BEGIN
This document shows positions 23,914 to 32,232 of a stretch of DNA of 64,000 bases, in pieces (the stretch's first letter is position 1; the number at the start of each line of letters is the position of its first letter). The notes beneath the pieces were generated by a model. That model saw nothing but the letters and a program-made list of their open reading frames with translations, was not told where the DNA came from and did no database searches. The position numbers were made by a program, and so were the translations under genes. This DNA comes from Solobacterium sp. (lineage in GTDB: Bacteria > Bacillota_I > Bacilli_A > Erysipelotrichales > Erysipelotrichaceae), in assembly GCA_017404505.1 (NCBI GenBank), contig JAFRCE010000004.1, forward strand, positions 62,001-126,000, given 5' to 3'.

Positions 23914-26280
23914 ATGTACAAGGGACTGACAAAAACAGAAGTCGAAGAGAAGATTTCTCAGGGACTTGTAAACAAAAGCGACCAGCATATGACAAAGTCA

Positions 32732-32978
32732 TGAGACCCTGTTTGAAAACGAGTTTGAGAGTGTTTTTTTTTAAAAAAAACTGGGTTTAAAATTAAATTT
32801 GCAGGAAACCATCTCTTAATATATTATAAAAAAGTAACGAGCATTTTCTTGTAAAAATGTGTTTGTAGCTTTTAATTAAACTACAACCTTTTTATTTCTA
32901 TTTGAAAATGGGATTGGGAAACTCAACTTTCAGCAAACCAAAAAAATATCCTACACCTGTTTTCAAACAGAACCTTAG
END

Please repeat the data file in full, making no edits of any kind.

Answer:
This document shows positions 23,914 to 32,232 of a stretch of DNA of 64,000 bases, in pieces (the stretch's first letter is position 1; the number at the start of each line of letters is the position of its first letter). The notes beneath the pieces were generated by a model. That model saw nothing but the letters and a program-made list of their open reading frames with translations, was not told where the DNA came from and did no database searches. The position numbers were made by a program, and so were the translations under genes. This DNA comes from Solobacterium sp. (lineage in GTDB: Bacteria > Bacillota_I > Bacilli_A > Erysipelotrichales > Erysipelotrichaceae), in assembly GCA_017404505.1 (NCBI GenBank), contig JAFRCE010000004.1, forward strand, positions 62,001-126,000, given 5' to 3'.

Positions 23914-26280
23914 ATGTACAAGGGACTGACAAAAACAGAAGTCGAAGAGAAGATTTCTCAGGGACTTGTAAACAAAAGCGACCAGCATATGACAAAGTCA

Positions 32732-32978
32732 TGAGACCCTGTTTGAAAACGAGTTTGAGAGTGTTTTTTTTTAAAAAAAACTGGGTTTAAAATTAAATTT
32801 GCAGGAAACCATCTCTTAATATATTATAAAAAAGTAACGAGCATTTTCTTGTAAAAATGTGTTTGTAGCTTTTAATTAAACTACAACCTTTTTATTTCTA
32901 TTTGAAAATGGGATTGGGAAACTCAACTTTCAGCAAACCAAAAAAATATCCTACACCTGTTTTCAAACAGAACCTTAG